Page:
"Somebody getting their ass whipped sends a message"
Kevin Hart says what happened to Dave Chappelle’s attacker sends a message to anyone thinking of charging a comedy stage in the future.
During an appearance on “Jimmy Kimmel Live!” on Thursday, the 42-year-old comedian spoke to guest host Mike Birbiglia about the incident earlier this week when Chappelle was attacked during his live set.
Hart shared that he was glad security was able to take control of the situation, “Somebody getting their ass whipped sends a message out to other people that was like, ‘You know, I was thinking about doing that, but seeing that, I don’t really want to do that.'”
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Despite the sudden attack, the “Jumanji” star praised Chappelle for his professionalism and decorum after the episode.
“I think that the world that we’re in right now, there’s a lot of lines that have gotten blurred, and sometimes you got to take a couple steps backwards to take some steps forwards,” Hart said, seeming to reference the incident between Will Smith and Chris Rock at the 2022 Oscars.
“Dave went back after that and finished doing the show. Didn’t let that thing be a big thing. Quickly moved on from it and got back to doing comedy, and that’s what a professional does,” he said, commending the comedy legend. “Ultimately, these moments of unprofessionalism should not break professionals. They shouldn’t shape or mold the world that we’re now being seen or viewed in. It’s time to get back to a place of respect for your live entertainer.”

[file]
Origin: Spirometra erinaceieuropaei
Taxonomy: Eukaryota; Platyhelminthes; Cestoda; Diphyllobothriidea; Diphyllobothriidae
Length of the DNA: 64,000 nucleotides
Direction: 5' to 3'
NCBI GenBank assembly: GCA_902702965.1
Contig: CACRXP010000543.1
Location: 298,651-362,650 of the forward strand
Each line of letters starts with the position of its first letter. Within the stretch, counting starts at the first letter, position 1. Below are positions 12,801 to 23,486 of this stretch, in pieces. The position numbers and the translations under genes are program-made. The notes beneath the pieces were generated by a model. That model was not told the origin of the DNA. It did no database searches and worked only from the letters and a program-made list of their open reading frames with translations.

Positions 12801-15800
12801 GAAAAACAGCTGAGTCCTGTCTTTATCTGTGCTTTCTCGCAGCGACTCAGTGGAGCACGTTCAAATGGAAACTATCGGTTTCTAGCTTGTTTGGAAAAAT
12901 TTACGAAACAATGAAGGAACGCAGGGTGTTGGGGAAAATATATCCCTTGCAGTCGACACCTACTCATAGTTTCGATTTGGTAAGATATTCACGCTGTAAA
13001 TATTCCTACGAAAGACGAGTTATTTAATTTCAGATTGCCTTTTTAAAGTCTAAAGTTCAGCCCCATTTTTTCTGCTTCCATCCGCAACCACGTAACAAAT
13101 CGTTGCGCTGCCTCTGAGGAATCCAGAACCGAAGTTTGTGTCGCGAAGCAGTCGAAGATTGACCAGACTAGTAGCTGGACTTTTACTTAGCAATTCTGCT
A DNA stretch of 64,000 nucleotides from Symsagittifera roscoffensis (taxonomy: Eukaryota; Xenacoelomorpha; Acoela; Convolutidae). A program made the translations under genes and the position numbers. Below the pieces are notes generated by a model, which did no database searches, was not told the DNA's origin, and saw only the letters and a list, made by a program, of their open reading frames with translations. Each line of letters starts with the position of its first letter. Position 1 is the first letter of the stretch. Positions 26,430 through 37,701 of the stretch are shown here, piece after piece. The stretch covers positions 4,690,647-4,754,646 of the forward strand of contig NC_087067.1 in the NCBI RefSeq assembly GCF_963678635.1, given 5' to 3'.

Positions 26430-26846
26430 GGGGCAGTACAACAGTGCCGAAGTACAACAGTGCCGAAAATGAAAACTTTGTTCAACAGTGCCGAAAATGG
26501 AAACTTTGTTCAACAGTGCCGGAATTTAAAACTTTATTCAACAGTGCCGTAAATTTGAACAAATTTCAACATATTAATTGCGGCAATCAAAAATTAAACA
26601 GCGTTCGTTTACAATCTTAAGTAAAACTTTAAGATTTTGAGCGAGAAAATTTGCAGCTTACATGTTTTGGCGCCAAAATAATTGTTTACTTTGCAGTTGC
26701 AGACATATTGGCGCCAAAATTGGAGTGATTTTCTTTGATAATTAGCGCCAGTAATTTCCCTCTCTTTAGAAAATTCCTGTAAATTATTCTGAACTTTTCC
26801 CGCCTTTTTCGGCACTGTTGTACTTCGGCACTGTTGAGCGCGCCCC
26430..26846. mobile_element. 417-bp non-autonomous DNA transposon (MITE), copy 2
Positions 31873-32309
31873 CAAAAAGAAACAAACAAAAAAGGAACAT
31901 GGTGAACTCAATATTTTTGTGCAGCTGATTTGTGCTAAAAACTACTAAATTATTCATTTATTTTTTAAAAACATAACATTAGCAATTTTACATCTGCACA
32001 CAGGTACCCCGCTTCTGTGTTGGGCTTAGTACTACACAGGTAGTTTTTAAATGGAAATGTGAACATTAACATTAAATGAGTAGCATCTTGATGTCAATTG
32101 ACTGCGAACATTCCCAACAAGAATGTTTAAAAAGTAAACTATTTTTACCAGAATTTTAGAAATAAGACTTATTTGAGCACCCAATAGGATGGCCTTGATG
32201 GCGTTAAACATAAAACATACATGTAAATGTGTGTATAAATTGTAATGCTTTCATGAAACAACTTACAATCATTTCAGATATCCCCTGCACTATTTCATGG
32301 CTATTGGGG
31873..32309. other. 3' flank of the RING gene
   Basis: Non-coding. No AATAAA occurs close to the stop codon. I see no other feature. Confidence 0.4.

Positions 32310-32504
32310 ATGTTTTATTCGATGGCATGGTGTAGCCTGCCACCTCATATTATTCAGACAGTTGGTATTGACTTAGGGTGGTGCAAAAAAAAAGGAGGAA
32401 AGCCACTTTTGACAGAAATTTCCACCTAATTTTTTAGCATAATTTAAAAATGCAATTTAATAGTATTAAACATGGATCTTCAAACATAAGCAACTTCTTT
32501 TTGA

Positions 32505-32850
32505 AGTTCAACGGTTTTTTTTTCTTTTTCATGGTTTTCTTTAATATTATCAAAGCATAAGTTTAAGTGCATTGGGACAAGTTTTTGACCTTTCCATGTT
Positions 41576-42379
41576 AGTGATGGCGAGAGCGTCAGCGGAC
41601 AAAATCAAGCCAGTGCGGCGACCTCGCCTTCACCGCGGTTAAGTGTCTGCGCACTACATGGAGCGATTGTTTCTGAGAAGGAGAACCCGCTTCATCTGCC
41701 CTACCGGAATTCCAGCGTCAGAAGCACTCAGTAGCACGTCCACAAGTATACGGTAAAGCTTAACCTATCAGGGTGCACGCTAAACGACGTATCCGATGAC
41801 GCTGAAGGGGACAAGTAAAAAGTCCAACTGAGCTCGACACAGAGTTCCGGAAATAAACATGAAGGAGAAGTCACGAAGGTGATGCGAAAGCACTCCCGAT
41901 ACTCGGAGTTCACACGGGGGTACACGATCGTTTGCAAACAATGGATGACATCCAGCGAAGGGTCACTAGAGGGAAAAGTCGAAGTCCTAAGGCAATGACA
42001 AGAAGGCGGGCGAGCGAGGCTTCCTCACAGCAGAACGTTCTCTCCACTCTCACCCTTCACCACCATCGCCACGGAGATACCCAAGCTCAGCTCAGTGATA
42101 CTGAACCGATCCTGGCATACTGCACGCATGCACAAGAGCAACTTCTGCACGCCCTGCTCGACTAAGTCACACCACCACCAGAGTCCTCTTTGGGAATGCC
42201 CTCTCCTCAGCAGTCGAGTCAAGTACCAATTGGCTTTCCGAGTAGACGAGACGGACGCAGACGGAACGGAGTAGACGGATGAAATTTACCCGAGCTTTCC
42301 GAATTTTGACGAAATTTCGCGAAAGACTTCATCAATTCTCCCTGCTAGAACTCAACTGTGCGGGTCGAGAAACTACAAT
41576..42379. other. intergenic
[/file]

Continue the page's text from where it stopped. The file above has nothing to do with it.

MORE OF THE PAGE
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Hart also talked about how comedians have been heckled since the dawn of time, and recalled when he was once hit by a buffalo wing thrown by an audience member.
“Comedian has always dealt with heckler; heckler has always shouted out things because he felt that he could,” Hart said. “A comedian’s way of shutting that down was to say things back. It wasn’t bullying. It wasn’t picking on. It was all done in fun. We’ve now lost sight of the relationship of audience to comedian, and that line has gotten blurred to where it’s like, ‘Well, I don’t need to do this and like this, and I can stand up and make a point.'”
He concluded, “It becomes a hard case of, why did you come? Why did you buy a ticket if that was your want or need? When I say we need to get back to the place of respecting the entertainer, respect the craft. If you’re coming, come to have a good time and enjoy the person that you saw. If you have no interest in that, you don’t have to buy a ticket. You don’t have to go.”
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